• The laws describing a solid are invariant under the full Euclidean group, but the solid itself spontaneously breaks this group down to a space group. The displacement and the orientation are the order parameters.
  • The laws of physics are spatially invariant, but here on the surface of the Earth, we have a background gravitational field (which plays the role of the order parameter here) which points downwards, breaking the full rotational symmetry. This explains why up, down and the horizontal directions are all "different" but all the horizontal directions are still isotropic.
  • General relativity has a Lorentz gauge symmetry, but in FRW cosmological models, the mean 4-velocity field defined by averaging over the velocities of the galaxies (the galaxies act like gas particles at cosmological scales) acts as an order parameter breaking this Lorentz symmetry. Similar comments can be made about the cosmic microwave background.
  • Here on Earth, Galilean invariance (in the nonrelativistic approximation) is broken by the velocity field of the Earth/atmosphere, which acts as the order parameter here. This explains why people thought moving bodies tend towards rest before Galileo. We tend not to be aware of broken symmetries.
  • For the electroweak model, as explained earlier, the Higgs field acts as the order parameter breaking the electroweak gauge symmetry to the electromagnetic gauge symmetry. Like the ferromagnetic example, there is a phase transition at the electroweak temperature. The same comment about us not tending to notice broken symmetries explains why it took so long for us to discover electroweak unification.
  • For superconductors, there is a collective condensed matter field ψ which acts as the order parameter breaking the electromagnetic gauge symmetry.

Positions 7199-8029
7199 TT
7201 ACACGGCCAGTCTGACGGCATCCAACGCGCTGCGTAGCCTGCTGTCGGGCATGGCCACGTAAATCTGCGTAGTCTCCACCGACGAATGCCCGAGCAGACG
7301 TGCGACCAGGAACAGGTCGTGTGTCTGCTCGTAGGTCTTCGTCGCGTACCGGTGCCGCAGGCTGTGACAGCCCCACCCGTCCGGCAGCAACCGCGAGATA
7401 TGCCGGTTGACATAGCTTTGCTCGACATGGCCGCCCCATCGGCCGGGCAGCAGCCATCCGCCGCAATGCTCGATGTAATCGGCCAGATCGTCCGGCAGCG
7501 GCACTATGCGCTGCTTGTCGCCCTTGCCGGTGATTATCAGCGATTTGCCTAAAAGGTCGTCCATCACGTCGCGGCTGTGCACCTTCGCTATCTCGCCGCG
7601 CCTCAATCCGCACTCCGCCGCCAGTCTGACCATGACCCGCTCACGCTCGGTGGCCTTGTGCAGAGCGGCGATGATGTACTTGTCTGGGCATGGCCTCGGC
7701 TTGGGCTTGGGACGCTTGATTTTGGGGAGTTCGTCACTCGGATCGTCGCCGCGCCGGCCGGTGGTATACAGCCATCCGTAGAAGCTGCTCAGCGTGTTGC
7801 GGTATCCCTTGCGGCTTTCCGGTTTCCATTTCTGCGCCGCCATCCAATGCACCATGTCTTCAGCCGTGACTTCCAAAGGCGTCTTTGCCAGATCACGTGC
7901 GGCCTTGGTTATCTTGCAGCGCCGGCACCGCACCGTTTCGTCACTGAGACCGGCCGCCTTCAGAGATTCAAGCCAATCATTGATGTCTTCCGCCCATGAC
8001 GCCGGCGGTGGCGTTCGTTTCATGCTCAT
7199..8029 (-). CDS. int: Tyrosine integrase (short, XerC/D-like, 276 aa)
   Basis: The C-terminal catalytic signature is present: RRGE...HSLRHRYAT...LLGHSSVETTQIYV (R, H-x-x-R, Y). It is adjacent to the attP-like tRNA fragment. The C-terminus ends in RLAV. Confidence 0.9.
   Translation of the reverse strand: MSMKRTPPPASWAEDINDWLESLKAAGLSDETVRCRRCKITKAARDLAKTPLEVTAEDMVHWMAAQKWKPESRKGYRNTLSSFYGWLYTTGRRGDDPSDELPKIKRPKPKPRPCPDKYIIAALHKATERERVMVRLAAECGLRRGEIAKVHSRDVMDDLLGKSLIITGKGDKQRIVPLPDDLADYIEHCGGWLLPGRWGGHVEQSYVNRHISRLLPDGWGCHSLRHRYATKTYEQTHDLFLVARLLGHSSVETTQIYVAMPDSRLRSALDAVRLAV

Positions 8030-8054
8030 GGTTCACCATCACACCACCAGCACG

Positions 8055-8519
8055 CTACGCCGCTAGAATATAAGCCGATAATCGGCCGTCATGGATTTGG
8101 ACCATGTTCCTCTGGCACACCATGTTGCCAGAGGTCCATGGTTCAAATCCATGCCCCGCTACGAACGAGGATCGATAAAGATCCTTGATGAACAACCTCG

• In general relativity, diffeomorphism covariance is broken by the nonzero order parameter, the metric tensor field.
  • Take a flat plastic ruler which is identical on both sides and push both ends together. Before buckling, the system is symmetric under the reflection about the plane of the ruler. But after buckling, it either buckles upwards or downwards.
  • Consider a uniform layer of fluid over an infinite horizontal plane. This system has all the symmetries of the Euclidean plane. But now heat the bottom surface uniformly so that it becomes much hotter than the upper surface. When the temperature gradient becomes large enough, convection cells will form, breaking the Euclidean symmetry.
  • Consider a bead on a circular hoop that is rotated about a diameter. As the rotational velocity is increased gradually from rest, the bead will initially stay at its initial equilibrium point at the bottom of the hoop (intuitively stable, lowest gravitational potential). At a certain critical rotational velocity, this point will become unstable and the bead will jump to one of two other newly created equilibria, equidistant from the center. Initially, the system is symmetric with respect to the diameter, yet after passing the critical velocity, the bead must choose between the two new equilibrium points, thus breaking symmetry. Note: This can easily be tried at home with an electric drill, a marble, and a pot cover, (or any other combination you can think of) and is the two-dimensional, mechanical analogue of the symmetry breaking that occurs in the Higgs Boson field

See alsoEdit

External linksEdit

Template:Quantum field theory